ESC Press Office release:
Hours of inactivity during childhood could be setting the stage for heart attacks and strokes later in life, according to research presented at ESC Congress 2023.1 The study found that sedentary time accumulated from childhood to young adulthood was associated with heart damage – even in those with normal weight and blood pressure.
“All those hours of screen time in young people add up to a heavier heart, which we know from studies in adults raises the likelihood of heart attack and stroke,”2 said study author Dr. Andrew Agbaje of the University of Eastern Finland, Kuopio, Finland. “Children and teenagers need to move more to protect their long-term health.”
This was the first study to investigate the cumulative effect of smartwatch-assessed sedentary time in young people and cardiac damage later in life. It was conducted as part of the Children of the 90s study, which began in 1990/1991 and is one of the world’s largest cohorts with lifestyle measurements from birth.3
At 11 years of age, children wore a smartwatch with an activity tracker for seven days. This was repeated at 15 years of age and again at 24 years of age. The weight of the heart’s left ventricle was assessed by echocardiography, a type of ultrasound scan, at 17 and 24 years of age and reported in grams relative to height (g/m2.7). The researchers analysed the association between sedentary time between 11 and 24 years of age and heart measurements between 17 and 24 years of age after adjusting for factors that could influence the relationship including age, sex, blood pressure, body fat, smoking, physical activity and socioeconomic status.
The study included 766 children, of whom 55% were girls and 45% were boys. At 11 years of age, children were sedentary for an average of 362 minutes a day, rising to 474 minutes a day in adolescence (15 years of age), and 531 minutes a day in young adulthood (24 years of age). This means that sedentary time increased by an average of 169 minutes (2.8 hours) a day between childhood and young adulthood.
Each one-minute increase in sedentary time from 11 to 24 years of age was associated with a 0.004 g/m2.7 increase in left ventricular mass between 17 to 24 years of age. When multiplied by 169 minutes of additional inactivity this equates to a 0.7 g/m2.7 daily rise – the equivalent of a 3 gram increase in left ventricular mass between echocardiography measurements at the average height gain. A previous study in adults found that a similar increase in left ventricular mass (1 g/m2.7) over a seven-year period was associated with a two-fold increased risk of heart disease, stroke, and death.4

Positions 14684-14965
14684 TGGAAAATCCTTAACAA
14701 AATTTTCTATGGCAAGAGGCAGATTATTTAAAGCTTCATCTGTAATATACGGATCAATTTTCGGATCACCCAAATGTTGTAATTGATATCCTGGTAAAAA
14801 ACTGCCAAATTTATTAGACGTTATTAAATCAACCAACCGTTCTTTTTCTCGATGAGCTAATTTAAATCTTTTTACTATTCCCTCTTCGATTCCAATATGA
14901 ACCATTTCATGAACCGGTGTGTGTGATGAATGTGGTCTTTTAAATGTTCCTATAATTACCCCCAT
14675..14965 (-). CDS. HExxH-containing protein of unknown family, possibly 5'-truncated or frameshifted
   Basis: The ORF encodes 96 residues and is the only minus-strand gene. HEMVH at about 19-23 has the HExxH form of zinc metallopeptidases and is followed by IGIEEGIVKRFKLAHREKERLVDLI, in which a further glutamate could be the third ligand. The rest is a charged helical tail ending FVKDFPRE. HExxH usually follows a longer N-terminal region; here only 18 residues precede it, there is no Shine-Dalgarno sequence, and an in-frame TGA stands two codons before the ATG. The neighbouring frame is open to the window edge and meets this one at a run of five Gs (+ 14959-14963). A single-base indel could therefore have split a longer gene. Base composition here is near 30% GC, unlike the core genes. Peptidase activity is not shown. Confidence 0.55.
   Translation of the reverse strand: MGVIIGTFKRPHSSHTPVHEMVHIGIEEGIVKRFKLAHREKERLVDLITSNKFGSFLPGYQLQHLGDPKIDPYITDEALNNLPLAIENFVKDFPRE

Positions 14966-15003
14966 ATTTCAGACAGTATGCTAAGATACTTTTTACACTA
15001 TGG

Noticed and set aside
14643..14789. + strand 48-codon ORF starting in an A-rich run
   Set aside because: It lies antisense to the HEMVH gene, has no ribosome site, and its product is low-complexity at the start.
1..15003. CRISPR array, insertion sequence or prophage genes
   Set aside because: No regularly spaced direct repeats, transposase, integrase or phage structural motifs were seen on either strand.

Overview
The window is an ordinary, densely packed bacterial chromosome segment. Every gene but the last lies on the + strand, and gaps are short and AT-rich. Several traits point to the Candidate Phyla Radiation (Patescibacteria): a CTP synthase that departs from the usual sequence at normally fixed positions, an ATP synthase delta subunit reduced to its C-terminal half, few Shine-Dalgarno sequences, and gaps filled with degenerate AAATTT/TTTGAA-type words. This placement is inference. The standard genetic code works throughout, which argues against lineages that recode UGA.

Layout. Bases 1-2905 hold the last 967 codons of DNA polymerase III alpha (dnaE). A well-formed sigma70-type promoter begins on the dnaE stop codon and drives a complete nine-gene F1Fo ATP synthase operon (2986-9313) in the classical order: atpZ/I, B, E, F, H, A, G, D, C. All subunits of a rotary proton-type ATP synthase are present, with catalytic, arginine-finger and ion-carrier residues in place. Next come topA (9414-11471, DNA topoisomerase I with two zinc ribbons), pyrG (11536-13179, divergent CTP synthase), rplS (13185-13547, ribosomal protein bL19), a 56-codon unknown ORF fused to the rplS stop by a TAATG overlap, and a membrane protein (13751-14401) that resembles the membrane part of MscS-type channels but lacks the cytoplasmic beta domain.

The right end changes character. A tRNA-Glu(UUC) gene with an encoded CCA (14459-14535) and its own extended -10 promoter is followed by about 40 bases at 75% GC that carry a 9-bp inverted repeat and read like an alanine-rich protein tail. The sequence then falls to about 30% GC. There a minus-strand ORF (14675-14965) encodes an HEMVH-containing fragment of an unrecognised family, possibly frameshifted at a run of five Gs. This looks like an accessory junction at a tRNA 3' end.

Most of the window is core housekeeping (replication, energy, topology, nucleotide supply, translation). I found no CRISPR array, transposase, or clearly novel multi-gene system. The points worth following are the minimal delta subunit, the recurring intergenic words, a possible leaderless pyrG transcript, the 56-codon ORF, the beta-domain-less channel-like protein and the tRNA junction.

Dr. Agbaje said: “Children were sedentary for more than six hours a day and this increased by nearly three hours a day by the time they reached young adulthood. Our study indicates that the accumulation of inactive time is related to heart damage regardless of body weight and blood pressure. Parents should encourage children and teenagers to move more by taking them out for a walk and limiting time spent on social media and video games. As Martin Luther King Jr. once said, ‘If you can't fly, run. If you can't run, walk. If you can't walk, crawl. But by all means keep moving.’”
For further information, please contact:
Andrew Agbaje, MD, MPH, Cert. Clinical Research (Harvard), Principal Investigator (urFIT-child). Institute of Public Health and Clinical Nutrition, School of Medicine, University of Eastern Finland, Kuopio, Finland. andrew.agbaje(a)uef.fi, +358 46 896 5633
Honorary Research Fellow – Children's Health and Exercise Research Centre, Public Health and Sports Sciences Department, Faculty of Health and Life Sciences, University of Exeter, Exeter, UK. a.agbaje(a)exeter.ac.uk
urFIT-CHILD Research group
Funding: The UK Medical Research Council and Wellcome (grant No. 217065/Z/19/Z) and the University of Bristol provide core support for the Avon Longitudinal Study and Parents and Children (ALSPAC). The British Heart Foundation (grant No. CS/15/6/31468) funded blood pressure and Actigraph activity monitoring device measurement at age 24 years. The Medical Research Council (grant No. MR/M006727/1) supported smoking data collection. A comprehensive list of grant funding is available on the ALSPAC website (http://www.bristol.ac.uk/alspac/external/documents/grant-acknowledgements.pdf); A.O.A.'s research group (UndeRstanding FITness and Cardiometabolic Health In Little Darlings: urFIT-child) was funded by the Jenny and Antti Wihuri Foundation (grant No. 00180006); the North Savo regional and central Finnish Cultural Foundation (grant Nos. 65191835, 00200150, and 00230190); the Orion Research Foundation sr; Aarne Koskelo Foundation; Antti and Tyyne Soininen Foundation; Paulo Foundation; Paavo Nurmi Foundation; Yrjö Jahnsson Foundation (grant No. 20217390); and the Finnish Foundation for Cardiovascular Research (grant Nos. 220021 and 230012).
References and notes
1The abstract “Cumulative accelerometer-based sedentary time from childhood through young adulthood with progressive left ventricular remodelling in British youth: a 13-year longitudinal study” will be presented during the session Physical inactivity and exercise which takes place on Sunday 27 August from 08:15 to 09:00 CEST at Station 10.
2Armstrong AC, Gidding S, Gjesdal O, et al. LV mass assessed by echocardiography and CMR, cardiovascular outcomes, and medical practice. JACC Cardiovasc Imaging. 2012;5:837-848.
3The Children of the 90s study is also known as the Avon Longitudinal Study of Parents and Children (ALSPAC).
4de Simone G, Kizer JR, Chinali M, et al. Normalization for body size and population-attributable risk of left ventricular hypertrophy: the Strong Heart Study. Am J Hypertens. 2005;18(2 Pt 1):191-196.
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